In October last year, I was happy to hear the news on the telly about a spanking new airport at Pakyong, near Gangtok, in Sikkim. My wife and I had made the somewhat arduous journey to Gangtok back in 1996, taking an overnight train to New Jalpaiguri from Kolkata. And then enduring a five-hour uphill bus journey from Siliguri to Gangtok, past the meandering emerald green waters of the Teesta.
I’ve always wanted our family to visit Sikkim—and the prospect of a direct flight from Kolkata was alluring. The airport is, in many ways, an engineering marvel. Perched between the Himalayan ranges at 4,500 feet above sea level, the land for the airport was carved from a mountainside using modern engineering methods. Built at an estimated cost of Rs 605 crore, the airport is expected to boost tourism, trade and commerce, and connect the North-Eastern region to the rest of the country and also to neighbouring countries such as Bhutan and Nepal.
But what’s more important is that it is also an important test case for Udan, India’s game-changer in the civil aviation space. Launched with much fanfare in October 2016, Udan’s mandate is to build both greenfield airports and restart defunct airports in far-flung locations, and open up new air routes that address the issue of regional connectivity, in order to make air travel accessible for all Indians. Hence, the acronym Udan. Or, Ude Desh Ka Aam Nagrik.
A new breed of regional airlines and existing mainline airlines would bid for these new routes and the winner would enjoy exclusive access for three years. And by capping the price of half the inventory of seats, airfares would remain affordable. And this would be achieved by creating a viability gap fund for the airline operators, through a combination of a cess imposed on the tickets in the main routes. Plus, there would be certain tax concessions in ATF fuel from both the Centre and the states—and waivers of landing charges from airport operators.
On the face of it, it looks like a neat plan. But there are some flies in the ointment. Consider a few key ones:
Building a greenfield airport isn’t enough, unless flights are able to take off and land. Inclement weather conditions make it difficult for flights to land in Pakyong on most days. And the airport does not have the somewhat expensive instrument landing systems (ILS) in place. Cancellations are therefore common. And the repeated cancellations make it difficult to build traffic on the route on a sustained basis. Most people end up flying to the nearest Bagdogra airport, which has an ILS in place, and then driving up to Gangtok. How that will make the Pakyong airport sustainable is anybody’s guess.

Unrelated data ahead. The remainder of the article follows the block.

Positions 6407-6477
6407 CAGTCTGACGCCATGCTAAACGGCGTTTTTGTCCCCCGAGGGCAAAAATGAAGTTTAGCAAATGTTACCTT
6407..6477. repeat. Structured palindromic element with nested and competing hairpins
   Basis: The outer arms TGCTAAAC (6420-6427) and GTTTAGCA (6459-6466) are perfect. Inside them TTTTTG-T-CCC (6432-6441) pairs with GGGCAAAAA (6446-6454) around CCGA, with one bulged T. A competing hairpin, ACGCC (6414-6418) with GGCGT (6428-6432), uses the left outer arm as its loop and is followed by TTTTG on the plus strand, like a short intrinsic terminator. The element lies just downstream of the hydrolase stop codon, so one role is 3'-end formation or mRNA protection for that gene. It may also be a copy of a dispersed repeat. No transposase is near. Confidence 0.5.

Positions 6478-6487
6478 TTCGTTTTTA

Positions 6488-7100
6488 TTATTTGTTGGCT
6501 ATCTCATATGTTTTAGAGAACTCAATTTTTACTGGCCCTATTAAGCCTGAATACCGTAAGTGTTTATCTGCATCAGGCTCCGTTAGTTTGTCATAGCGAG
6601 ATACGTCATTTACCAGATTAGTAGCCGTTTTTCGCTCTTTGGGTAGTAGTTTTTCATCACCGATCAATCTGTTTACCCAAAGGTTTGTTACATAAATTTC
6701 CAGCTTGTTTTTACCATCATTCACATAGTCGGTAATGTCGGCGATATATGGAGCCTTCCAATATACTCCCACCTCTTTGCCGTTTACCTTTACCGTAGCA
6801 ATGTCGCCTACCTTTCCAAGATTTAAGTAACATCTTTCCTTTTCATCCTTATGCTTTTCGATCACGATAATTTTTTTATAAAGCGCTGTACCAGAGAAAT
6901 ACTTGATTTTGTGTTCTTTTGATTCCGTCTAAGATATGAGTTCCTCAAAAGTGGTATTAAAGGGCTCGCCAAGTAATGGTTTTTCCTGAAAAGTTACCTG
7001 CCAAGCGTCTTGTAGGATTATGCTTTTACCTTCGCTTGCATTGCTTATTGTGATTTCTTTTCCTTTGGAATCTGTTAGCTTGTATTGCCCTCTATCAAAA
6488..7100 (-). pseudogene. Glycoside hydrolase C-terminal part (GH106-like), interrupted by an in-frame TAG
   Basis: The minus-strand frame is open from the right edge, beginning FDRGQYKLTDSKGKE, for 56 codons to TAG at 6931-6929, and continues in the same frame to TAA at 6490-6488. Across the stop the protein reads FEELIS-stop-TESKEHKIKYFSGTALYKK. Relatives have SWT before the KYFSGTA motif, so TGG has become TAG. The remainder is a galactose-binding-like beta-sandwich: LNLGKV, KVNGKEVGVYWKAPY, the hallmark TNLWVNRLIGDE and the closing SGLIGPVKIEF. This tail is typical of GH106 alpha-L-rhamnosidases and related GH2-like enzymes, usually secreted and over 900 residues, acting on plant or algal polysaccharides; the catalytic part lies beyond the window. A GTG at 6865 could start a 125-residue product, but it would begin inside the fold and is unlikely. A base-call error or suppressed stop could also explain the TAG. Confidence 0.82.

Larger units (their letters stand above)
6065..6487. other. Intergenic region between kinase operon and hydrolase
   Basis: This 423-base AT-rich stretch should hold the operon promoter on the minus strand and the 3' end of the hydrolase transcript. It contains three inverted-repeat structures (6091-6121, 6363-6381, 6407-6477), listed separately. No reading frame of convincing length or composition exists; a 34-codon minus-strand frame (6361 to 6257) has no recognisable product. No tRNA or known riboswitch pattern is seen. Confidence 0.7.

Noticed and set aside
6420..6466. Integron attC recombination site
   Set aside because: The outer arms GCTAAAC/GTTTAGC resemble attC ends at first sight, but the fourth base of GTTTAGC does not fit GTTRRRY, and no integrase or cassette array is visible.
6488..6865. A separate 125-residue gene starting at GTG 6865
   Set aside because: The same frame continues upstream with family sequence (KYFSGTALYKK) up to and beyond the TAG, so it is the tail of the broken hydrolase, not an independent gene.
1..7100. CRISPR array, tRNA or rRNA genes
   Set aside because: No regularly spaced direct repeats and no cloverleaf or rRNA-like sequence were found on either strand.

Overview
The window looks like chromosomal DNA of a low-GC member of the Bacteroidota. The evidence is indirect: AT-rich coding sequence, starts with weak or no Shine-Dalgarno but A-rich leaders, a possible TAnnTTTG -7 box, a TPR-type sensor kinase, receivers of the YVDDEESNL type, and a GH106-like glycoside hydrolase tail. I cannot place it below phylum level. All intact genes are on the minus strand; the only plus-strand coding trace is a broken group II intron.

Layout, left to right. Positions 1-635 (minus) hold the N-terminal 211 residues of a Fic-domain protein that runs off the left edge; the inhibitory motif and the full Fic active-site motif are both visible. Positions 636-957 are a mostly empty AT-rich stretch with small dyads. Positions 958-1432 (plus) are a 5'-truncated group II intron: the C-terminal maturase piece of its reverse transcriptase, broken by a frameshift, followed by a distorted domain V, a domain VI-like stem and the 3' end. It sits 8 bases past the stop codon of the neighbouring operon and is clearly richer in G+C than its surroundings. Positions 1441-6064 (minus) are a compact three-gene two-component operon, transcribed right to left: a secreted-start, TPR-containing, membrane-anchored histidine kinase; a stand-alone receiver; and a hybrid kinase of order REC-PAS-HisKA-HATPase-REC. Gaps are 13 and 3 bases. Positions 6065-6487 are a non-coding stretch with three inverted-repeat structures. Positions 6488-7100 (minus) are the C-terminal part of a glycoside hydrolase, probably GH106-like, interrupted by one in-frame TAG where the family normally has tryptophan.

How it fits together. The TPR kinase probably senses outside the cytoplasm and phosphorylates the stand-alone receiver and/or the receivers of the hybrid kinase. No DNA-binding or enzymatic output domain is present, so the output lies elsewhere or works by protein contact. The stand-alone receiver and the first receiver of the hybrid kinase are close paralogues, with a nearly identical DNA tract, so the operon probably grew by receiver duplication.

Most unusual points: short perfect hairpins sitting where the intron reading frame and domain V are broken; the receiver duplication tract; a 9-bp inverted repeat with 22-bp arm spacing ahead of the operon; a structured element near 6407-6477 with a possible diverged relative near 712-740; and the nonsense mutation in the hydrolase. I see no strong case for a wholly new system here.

While the infra challenge might be easier to fix, the bigger challenge is putting in place an ideal network design. The key is to discover routes where there is sustained traffic, not just in a few months of the year, but all round the year. That’s why it is far easier to generate steady, predictable traffic, by following a hub and spoke design by connecting the large metro airports to the new Udan routes, as opposed to a point-to-point service say, from Jalgaon to Indore. India’s metro airports, Mumbai, Delhi and to a large extent, Bengaluru are choked. They have run out of capacity in terms of landing and parking slots. To make matters worse, passenger traffic continues to gallop at nearly 18-20 per cent every year. And the existing airlines have responded to the market demand by ordering aircraft that could almost double the existing aircraft capacity in another three years. This will stretch India’s airport capacity in the metros even further. And the biggest casualty will be the Udan routes, for which the airport operators are expected to waive off landing and parking charges. They reluctantly agreed in the first two years, but now, they’re asking for a share of the viability gap fund.
Take for instance, the Durgapur-Delhi Udan route that Air India resumed last year, after a gap of two years. The traffic has been strong from the steel and mining centre, given that earlier passengers had to travel all the way to Kolkata for a flight to Delhi or rely on the more time-consuming train service. Most businessmen prefer to fly to their destination, wrap up their work and preferably return the same evening, thereby saving money on hotel accommodation. Initially, the Delhi airport was able to offer a flight to Durgapur at 4:30 AM (which meant passengers would have to check-in around 3:30 AM), but later, after much persuasion, settled for a 5:50 AM departure. Finding convenient time slots will be a challenge. Because the number of runways isn’t increasing (except to some extent, Delhi, which will have a fourth runway in the next two years.) Things could improve a wee bit once new airports come up near Delhi (Hindon and Jewar) or Mumbai (Navi Mumbai), but the capacity will still possibly lag the growth.
While IndiGo and SpiceJet have made headway, the new regional airlines have faced a major challenge connecting the two key metro airports to the new Udan routes since they don’t have pre-existing slots in Delhi and Mumbai. No wonder Air Odisha and the relaunched Air Deccan were stripped off their licenses on Udan routes in November when they were unable to start operations for more than a year.
By all indications, it is a complex problem to solve. And hopefully, one that, as a former McKinsey partner, the minister for state for civil aviation Jayant Sinha, might relish.
The writer is co-founder at Founding Fuel